It’s the perfect time to study!

Take your textbooks with you, work on your essay draft, or do your readings – this works especially well if you don’t have access to their Wifi or decent TV programmes – less distraction, less procrastination.

2. Free Wifi, yo

If you do have access to the family’s Wifi, use it to do research and get sources for your essay. Or if you are going to spend the night on YouTube, then at least watch one or two videos related to your topic – sometimes they can make for good references too.

Note, before you drain their Internet data, just ask the family if their Wifi is unlimited or not.

3. You learn responsibility

Babysitting can be a breeze, and in most of my experiences, it has been very easy and straightforward. But sometimes kids act up, or don’t want to fall asleep, or generally demand more time and attention.

At the end of the day, parents are trusting you and paying you to watch their little ones. That is the priority. So if you are in the zone and find yourself in the middle of an academic epiphany, and the kid calls you because of the monster under the bed, then unfortunately that monster is going to have to come first.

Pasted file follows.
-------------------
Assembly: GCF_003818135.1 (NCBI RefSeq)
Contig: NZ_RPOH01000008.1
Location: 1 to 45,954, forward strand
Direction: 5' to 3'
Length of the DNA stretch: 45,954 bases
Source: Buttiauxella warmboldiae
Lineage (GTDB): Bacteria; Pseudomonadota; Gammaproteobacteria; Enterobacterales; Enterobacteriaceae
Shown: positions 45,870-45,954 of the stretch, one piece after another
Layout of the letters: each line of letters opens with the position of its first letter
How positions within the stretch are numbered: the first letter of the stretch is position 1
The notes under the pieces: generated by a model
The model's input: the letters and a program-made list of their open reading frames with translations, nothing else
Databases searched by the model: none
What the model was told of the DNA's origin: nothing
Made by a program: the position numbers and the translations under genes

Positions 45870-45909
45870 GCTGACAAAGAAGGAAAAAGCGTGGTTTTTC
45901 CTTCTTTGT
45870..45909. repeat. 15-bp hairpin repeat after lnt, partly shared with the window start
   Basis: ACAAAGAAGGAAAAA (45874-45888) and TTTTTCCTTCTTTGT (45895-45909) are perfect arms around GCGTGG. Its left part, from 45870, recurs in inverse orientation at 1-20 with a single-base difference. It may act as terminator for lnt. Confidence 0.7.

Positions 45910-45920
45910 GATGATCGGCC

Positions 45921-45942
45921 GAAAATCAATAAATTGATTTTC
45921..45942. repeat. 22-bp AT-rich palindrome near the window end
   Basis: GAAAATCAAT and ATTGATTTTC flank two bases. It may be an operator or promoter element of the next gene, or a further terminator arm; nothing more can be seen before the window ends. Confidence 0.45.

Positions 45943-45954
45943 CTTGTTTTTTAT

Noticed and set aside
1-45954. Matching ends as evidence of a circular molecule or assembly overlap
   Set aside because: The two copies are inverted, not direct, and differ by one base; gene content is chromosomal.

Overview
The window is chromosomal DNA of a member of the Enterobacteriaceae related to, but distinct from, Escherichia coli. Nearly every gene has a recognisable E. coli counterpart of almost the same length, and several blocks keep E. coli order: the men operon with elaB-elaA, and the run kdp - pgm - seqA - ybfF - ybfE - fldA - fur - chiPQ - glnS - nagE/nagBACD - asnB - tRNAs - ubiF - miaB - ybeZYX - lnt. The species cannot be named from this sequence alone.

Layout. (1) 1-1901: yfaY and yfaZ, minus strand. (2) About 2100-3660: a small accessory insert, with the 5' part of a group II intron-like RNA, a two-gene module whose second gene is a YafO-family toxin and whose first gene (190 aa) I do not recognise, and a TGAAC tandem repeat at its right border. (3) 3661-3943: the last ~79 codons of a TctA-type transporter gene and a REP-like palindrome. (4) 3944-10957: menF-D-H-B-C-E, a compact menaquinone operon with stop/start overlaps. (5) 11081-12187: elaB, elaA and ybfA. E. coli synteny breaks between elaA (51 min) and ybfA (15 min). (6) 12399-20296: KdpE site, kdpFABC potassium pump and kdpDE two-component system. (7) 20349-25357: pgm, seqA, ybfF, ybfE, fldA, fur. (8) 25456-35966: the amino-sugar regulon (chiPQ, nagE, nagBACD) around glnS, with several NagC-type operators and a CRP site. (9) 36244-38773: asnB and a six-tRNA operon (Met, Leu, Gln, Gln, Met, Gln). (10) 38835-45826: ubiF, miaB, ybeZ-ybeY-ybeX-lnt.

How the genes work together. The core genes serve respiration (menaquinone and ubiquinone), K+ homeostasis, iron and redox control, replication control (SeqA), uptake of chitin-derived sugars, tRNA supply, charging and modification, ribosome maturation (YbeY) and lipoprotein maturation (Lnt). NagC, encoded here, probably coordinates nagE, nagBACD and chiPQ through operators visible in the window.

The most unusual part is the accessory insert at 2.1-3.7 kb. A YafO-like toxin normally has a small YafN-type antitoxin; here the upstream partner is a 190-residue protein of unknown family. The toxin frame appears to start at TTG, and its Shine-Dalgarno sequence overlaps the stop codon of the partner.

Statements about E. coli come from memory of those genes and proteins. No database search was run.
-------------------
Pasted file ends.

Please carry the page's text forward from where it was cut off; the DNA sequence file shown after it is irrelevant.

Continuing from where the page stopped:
Taking care of someone else’s kids is a big responsibility and teaches you to adapt to the needs of individuals. Some kids will need you to be comforting and gentle, while others need a stern and authoritative figure. Dealing with children can teach you a lot of patience and compassion.

4. You get treats

Most of the time, families will tell you to just help yourself to the fridge and kitchen contents, or make as much tea and coffee as you like. Sometimes they will prepare enough dinner for you to join in, or order you something. Obviously you aren’t going to ravage and binge away on their food and drinks (I hope), but if they offer for you to help yourself, then you might as well enjoy a delicious dinner and score a tasty dessert.